'I have no sympathy for my sad, lonely friend who has children with her married lover'

Coleen Nolan helps a reader who is getting increasingly frustrated with a mate who won’t see sense over her part-time partner

Feeling left on the side bringing up his kids while lover plays happy families with his wife
Feeling left on the side bringing up his kids while lover plays happy families with his wife

Dear Coleen,

I have a good friend who has two young children from a long-term affair with a married man.

This guy is older than her with grown-up children and has never had any intention of leaving his marriage to be with my friend. His wife has no idea about the affair, even though it’s been going on for years.

My friend told me they’d had a huge row recently because she gave him an ultimatum – either leave his wife or their relationship is over. ­Unsurprisingly, he doesn’t want anything to change, so she’s distraught.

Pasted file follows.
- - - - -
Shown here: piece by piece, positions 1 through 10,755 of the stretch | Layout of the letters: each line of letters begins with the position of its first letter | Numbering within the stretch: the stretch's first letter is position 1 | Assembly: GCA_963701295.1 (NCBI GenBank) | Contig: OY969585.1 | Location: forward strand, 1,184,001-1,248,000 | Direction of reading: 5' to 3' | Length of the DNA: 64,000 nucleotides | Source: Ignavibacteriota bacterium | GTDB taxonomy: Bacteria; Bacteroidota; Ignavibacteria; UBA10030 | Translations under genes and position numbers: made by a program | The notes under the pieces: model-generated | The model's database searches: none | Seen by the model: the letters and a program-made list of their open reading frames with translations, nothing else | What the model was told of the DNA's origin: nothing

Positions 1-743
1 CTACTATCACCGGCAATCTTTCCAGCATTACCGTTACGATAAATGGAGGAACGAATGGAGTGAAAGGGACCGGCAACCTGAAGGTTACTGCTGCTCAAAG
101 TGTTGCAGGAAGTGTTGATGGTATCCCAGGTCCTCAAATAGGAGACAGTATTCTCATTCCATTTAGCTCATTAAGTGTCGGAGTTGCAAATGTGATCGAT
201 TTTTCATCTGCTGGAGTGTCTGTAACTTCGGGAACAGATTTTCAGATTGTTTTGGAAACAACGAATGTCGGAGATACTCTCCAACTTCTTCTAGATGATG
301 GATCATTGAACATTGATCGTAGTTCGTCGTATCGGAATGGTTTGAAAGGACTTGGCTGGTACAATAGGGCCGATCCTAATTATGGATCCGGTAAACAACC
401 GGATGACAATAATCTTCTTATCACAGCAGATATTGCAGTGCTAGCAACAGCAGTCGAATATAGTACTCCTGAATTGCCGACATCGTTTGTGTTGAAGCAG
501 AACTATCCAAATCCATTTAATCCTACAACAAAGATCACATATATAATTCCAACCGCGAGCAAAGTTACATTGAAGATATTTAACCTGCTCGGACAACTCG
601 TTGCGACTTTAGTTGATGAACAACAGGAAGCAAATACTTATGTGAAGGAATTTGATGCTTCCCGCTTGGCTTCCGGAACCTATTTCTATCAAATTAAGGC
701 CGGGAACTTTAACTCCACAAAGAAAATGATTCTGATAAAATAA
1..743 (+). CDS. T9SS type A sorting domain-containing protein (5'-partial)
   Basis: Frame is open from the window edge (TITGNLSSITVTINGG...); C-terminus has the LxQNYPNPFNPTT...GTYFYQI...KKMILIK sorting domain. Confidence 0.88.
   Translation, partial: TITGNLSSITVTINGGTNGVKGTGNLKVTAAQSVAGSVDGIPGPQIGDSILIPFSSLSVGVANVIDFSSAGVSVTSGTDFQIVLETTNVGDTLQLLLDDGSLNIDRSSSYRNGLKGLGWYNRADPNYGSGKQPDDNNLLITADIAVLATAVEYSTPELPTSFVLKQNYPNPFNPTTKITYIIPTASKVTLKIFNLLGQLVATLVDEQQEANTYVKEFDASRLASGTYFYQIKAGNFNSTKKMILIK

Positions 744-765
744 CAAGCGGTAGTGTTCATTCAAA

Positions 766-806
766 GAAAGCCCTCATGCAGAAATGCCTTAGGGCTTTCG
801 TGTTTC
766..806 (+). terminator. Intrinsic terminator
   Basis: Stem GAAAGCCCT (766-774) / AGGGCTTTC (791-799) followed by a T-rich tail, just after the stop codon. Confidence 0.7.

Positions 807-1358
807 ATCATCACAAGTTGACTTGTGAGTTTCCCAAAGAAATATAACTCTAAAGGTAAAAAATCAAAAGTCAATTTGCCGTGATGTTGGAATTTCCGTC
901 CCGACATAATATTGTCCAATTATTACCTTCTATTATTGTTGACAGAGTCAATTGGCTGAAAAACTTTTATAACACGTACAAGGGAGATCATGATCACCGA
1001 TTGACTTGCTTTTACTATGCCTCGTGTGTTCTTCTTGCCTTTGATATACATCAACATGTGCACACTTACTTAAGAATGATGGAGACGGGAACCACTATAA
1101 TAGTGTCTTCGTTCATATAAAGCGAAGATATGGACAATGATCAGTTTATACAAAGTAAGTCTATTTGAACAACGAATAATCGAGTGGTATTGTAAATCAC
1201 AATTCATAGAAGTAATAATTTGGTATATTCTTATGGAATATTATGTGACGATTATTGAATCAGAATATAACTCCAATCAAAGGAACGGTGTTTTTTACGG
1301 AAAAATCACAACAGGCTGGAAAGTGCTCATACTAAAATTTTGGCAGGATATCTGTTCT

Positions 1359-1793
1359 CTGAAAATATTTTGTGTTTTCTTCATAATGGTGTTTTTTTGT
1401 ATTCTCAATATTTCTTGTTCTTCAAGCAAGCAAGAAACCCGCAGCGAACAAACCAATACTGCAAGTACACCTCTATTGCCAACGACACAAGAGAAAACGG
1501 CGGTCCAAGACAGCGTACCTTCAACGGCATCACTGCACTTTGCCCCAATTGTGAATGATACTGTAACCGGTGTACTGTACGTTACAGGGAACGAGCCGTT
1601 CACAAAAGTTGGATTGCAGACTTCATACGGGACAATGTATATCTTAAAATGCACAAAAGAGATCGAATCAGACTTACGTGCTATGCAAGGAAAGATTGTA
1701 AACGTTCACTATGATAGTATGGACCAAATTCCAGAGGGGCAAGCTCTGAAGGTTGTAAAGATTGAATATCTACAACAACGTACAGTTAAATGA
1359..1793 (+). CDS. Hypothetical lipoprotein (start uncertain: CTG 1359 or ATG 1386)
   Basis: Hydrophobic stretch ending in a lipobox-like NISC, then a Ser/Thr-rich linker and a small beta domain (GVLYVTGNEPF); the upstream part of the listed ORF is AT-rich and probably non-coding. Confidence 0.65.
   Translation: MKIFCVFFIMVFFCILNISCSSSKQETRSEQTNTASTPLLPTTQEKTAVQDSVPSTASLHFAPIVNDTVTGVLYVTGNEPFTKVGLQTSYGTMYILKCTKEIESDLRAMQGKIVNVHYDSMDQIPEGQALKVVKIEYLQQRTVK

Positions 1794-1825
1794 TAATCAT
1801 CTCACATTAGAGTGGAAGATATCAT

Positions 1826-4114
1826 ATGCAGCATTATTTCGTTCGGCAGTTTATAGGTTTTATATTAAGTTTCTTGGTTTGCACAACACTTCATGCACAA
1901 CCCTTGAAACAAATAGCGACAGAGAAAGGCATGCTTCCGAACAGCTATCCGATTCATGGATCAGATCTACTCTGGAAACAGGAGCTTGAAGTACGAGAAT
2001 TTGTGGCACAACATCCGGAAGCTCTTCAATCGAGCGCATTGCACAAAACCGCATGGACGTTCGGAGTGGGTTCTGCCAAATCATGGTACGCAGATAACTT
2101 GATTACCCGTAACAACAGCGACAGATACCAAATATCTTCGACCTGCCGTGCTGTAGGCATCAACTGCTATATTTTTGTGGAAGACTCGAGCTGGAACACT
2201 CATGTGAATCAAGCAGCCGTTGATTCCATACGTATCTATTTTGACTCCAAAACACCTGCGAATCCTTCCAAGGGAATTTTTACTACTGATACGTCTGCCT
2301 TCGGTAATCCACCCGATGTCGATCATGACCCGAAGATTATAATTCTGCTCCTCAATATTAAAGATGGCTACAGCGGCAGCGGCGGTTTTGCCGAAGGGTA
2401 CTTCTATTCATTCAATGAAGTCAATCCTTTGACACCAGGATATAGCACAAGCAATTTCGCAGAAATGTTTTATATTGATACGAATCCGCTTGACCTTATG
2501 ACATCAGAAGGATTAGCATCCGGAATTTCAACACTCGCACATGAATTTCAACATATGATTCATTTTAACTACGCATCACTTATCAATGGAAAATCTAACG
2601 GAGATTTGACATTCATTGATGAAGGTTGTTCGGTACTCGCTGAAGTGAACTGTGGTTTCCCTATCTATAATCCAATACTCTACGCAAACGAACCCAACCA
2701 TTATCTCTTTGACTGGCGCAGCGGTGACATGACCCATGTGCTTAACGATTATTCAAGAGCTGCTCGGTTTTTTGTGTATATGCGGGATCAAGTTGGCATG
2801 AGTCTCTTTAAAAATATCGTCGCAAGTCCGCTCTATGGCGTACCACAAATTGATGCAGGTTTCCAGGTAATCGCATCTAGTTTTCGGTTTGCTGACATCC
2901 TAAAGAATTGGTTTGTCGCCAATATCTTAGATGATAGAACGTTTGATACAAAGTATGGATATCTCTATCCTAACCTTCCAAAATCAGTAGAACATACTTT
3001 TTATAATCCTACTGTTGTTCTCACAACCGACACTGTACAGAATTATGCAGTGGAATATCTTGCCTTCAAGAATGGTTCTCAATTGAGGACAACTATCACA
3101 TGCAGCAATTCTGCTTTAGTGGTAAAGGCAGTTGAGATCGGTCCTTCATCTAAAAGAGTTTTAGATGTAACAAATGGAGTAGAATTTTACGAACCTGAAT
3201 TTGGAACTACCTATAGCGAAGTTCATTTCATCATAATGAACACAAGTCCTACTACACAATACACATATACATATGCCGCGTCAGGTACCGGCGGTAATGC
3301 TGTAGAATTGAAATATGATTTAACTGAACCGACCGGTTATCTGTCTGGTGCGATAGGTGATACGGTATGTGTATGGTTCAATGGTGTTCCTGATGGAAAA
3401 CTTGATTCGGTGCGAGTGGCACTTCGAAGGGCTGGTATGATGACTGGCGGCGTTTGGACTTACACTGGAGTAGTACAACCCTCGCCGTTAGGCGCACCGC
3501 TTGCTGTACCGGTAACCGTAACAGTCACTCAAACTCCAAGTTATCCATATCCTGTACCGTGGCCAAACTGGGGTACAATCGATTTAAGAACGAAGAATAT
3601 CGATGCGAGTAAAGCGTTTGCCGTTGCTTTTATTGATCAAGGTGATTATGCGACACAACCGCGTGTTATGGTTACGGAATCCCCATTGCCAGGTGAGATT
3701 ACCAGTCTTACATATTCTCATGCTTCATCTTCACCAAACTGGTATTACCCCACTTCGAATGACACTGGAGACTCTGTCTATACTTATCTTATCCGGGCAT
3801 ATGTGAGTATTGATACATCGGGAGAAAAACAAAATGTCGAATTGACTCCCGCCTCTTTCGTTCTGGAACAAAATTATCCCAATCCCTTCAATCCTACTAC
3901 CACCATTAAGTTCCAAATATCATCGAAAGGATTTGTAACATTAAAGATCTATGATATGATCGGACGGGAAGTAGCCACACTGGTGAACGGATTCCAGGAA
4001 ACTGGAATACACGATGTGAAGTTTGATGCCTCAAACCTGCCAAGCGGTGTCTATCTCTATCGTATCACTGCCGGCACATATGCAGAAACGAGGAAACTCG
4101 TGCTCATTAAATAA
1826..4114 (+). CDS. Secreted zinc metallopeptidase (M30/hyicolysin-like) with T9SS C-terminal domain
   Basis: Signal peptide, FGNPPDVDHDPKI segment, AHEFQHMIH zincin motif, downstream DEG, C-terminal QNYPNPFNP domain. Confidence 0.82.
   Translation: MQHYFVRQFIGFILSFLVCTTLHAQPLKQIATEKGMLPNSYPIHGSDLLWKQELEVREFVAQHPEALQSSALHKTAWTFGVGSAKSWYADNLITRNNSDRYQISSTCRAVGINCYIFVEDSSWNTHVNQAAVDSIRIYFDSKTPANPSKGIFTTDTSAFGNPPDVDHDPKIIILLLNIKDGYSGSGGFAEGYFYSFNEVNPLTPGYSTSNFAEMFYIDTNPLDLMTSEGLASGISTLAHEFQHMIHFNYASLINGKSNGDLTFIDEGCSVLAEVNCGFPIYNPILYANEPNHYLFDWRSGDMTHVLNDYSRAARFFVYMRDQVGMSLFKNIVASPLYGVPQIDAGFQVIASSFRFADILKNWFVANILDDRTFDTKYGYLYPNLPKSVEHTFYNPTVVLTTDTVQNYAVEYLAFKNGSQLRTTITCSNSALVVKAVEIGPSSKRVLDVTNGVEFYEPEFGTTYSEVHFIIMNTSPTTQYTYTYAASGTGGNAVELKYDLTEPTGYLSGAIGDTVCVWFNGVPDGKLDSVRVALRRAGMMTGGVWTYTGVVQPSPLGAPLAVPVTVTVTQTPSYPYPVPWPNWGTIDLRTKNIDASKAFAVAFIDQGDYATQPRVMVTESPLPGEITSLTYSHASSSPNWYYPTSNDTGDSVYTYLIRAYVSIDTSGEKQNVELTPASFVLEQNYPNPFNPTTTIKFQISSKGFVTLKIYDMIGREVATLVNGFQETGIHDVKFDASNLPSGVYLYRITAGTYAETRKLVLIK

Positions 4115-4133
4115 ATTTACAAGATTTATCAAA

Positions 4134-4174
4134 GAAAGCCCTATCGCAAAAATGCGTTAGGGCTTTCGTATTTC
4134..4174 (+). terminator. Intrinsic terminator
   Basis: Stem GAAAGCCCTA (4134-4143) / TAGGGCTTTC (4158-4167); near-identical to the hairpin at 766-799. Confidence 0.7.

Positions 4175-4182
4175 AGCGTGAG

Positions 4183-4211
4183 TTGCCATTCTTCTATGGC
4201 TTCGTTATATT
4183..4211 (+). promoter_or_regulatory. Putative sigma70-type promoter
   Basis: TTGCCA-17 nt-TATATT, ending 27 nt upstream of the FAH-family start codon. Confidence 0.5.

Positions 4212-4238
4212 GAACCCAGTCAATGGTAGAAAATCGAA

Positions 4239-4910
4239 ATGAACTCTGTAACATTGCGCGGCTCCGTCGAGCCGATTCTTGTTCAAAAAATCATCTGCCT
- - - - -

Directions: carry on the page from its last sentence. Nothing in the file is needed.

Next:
But I’m having trouble finding any sympathy for my friend. I’ve advised her many times over the years to walk away and give herself the chance of a proper relationship with someone else, but she won’t see sense.

I also can’t help judging her for the terrible decisions she’s made and feel she’s brought all this mess on herself. Her kids are lovely and their dad supports them financially, and sees them as much as he can.

But I just can’t get over why my friend would want to be with a man who’s this dishonest and arrogant, and who’ll never give her the life she craves.

Coleen says…

I understand your frustration but, look at it this way, you’re lucky you’ve never found yourself in this situation.

It’s easy to judge from where you’re standing. You might think you know what you’d do if you were in your friend’s shoes – walk away pronto or not get involved at all – but you don’t have feelings for this guy. She’s being led by her heart, not her head, and she has two kids with him.

You don’t agree with what she’s done and that’s fine, and I’m sure she knows it, but it shouldn’t stop you from being friends and being there when she needs a shoulder to cry on.

Maybe you need a clear the air conversation where you tell her that you honestly don’t know how to advise her any more. But don’t make her feel bad about herself because it sounds like she’s in a painful situation, even if it is of her own making.

I doubt anything you say will convince her to move on from this man.

She needs to reach that decision on her own and, the bottom line is, she may never get to that point.


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